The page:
A Syrian artist who was twice imprisoned by President Bashar al-Assad’s regime for allegedly being an opposition activist recounted the state of the detention center in which he was held.
The artist told BBC that each 3 x 4-meter (about 10 x 13 feet) cell in the detention facility was filled with almost 70 prisoners and that prison officials piled dead bodies into the cells.
"They used to bring the bodies from the basement and pile them in front of us," the artist said.
"Every day there would be about eight new bodies. After a week I managed to get closer and count the number written on a body’s forehead. It was 5,530–and after a month and a half, the number on another body was 5,870. I got used to it."
"The first night I saw a dead body and smelled it, I felt so sick and sad I couldn’t sleep," he continued. "But later on, we were eating while a dead body was next to us. I remember leaning on a dead body and thinking, ‘When are they going to remove it so I can have more space?’"
The artist, who was detained twice, said that 40 members of his family have been killed by the Assad regime. He said that his "modern" appearance, in addition to belonging to a family and religious group that pushed back against Assad’s rule, prompted his arrest.
"I had long curly hair when I was detained for first time. This modern look was a sign for the government that I belong to the coordination committees that organized protests. The security officer dragged me by my hair and told his boss, ‘We’ve got one of the coordinators sir,’" the artist recounted.
The former prisoner said that he was blindfolded by police and taken to a room where his hands were bound with wires.
"They started beating me up madly. Then I reached the detention centre. I was bleeding, bones broken, ears damaged so that I couldn’t hear properly. The place was like Dante’s inferno. You are constantly tortured and you hear the cries of people being tortured. I was kept in the basement maybe seven stories down," the artist recalled.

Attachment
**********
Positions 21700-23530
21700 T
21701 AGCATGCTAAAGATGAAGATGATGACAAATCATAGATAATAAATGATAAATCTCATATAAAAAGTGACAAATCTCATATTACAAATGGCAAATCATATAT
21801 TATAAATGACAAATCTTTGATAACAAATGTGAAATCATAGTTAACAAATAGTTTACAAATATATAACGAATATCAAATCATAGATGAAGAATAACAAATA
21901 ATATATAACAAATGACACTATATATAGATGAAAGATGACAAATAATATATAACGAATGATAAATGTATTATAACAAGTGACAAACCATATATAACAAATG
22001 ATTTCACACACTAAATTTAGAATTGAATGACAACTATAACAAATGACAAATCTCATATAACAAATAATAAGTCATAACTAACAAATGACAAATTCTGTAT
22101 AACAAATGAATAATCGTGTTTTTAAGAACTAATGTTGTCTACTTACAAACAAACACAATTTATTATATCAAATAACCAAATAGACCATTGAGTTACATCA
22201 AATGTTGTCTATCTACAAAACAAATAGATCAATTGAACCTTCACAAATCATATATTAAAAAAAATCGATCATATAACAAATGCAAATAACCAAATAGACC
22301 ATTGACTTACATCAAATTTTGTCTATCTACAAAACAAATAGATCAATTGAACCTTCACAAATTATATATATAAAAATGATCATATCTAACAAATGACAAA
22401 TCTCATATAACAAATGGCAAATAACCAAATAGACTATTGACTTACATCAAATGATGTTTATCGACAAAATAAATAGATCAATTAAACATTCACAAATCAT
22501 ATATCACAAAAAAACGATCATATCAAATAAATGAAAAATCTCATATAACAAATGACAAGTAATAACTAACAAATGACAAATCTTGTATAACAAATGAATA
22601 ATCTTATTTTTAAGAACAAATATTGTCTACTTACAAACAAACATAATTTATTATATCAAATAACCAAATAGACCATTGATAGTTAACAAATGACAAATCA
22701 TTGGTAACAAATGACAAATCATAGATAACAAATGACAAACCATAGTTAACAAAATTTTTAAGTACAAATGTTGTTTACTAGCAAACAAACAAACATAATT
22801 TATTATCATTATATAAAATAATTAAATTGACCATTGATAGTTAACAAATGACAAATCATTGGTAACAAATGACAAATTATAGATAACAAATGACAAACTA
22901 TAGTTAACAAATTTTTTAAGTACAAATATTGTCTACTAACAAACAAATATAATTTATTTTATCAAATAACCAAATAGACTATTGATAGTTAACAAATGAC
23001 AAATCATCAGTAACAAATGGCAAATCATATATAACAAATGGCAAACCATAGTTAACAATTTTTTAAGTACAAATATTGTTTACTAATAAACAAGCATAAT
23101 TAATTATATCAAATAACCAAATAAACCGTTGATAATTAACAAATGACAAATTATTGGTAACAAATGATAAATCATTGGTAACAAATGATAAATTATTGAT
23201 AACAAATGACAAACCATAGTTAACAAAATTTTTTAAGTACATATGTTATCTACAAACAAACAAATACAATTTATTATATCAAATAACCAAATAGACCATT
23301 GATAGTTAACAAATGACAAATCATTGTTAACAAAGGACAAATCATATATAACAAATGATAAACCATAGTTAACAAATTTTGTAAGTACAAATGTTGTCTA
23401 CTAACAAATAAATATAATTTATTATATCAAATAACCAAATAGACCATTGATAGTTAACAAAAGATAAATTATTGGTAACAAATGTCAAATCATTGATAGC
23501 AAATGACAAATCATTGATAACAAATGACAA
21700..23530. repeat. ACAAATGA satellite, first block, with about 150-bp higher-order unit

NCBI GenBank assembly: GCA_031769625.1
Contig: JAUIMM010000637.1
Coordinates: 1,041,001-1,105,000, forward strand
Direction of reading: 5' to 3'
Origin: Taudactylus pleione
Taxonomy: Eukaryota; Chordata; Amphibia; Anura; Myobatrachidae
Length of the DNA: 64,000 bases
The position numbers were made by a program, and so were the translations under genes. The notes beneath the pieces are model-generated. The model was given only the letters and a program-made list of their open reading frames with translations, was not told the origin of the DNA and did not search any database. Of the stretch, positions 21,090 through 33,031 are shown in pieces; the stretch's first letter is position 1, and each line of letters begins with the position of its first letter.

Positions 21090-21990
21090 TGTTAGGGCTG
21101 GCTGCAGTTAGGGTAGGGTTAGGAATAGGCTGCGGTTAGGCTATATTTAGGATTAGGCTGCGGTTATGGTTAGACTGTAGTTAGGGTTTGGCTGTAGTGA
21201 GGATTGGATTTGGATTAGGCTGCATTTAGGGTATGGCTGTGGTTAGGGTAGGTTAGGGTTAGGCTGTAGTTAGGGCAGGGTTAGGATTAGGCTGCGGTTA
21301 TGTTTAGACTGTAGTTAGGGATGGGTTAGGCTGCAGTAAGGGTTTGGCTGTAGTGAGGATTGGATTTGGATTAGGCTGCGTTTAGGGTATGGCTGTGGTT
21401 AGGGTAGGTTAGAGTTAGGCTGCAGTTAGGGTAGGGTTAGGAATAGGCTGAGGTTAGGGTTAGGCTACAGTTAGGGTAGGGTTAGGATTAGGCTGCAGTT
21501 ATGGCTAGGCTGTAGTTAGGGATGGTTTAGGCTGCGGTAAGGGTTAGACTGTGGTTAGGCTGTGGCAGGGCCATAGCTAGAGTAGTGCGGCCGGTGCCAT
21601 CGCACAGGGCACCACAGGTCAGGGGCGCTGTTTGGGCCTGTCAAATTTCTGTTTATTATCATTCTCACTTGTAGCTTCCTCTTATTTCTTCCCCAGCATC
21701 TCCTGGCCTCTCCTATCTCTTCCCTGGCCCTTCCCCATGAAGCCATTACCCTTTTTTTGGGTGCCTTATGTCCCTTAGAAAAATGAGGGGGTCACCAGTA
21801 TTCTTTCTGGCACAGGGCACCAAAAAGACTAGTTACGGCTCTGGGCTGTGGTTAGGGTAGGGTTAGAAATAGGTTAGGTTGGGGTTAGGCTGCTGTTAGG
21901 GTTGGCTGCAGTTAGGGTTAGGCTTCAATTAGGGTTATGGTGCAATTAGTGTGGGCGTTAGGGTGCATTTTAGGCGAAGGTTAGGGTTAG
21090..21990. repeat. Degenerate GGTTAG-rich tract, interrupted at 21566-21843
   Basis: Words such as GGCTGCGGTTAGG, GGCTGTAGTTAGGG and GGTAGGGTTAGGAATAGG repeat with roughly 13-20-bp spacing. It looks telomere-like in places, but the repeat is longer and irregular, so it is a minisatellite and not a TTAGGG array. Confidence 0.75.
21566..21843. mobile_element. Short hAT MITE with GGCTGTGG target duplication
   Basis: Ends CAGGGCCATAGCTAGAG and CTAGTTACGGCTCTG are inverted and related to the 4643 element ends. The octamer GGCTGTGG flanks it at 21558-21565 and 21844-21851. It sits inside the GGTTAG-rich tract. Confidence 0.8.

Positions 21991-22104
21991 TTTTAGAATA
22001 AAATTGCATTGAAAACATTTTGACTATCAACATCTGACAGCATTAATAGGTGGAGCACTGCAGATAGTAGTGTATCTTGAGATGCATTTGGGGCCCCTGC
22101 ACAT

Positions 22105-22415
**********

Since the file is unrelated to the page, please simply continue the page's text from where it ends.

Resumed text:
He and his family spent $15,000 in bribes to get him released from prison. The artist, who eventually escaped Syria, also pushed back on the Syrian government’s claim that it is fighting radical Islamic terrorist groups like ISIS.
"I didn’t see any Islamists or jihadists or radicals in prison. I just saw ordinary Syrians. Needless to say, almost everyone in prison is Sunni," the artist said.
The firsthand account of the Syrian government’s detention facilities comes just days after the United States, Russia, and other world powers met in New York and rallied behind a peace process in Syria that involves political talks and new elections.
However, the plan agreed to at the United Nations Security Council does not specify whether Assad can run in the new elections, which are to be held 18 months after political talks begin.
Ahead of the meeting in New York, Secretary of State John Kerry met with Russian President Vladimir Putin to discuss Syria, ISIS, and other topics. Following the conversation, Kerry said that the Obama administration is not seeking a "regime change" in Syria, despite the fact that President Obama has long argued that Assad must be removed from power for peace to be achieved in Syria.
Instead, Kerry said, the U.S. and other world powers are focused on achieving a peace process during which "Syrians will be making decisions for the future of Syria."
Russia, a strong ally of Assad, has insisted that the Syrian people decide Assad’s fate.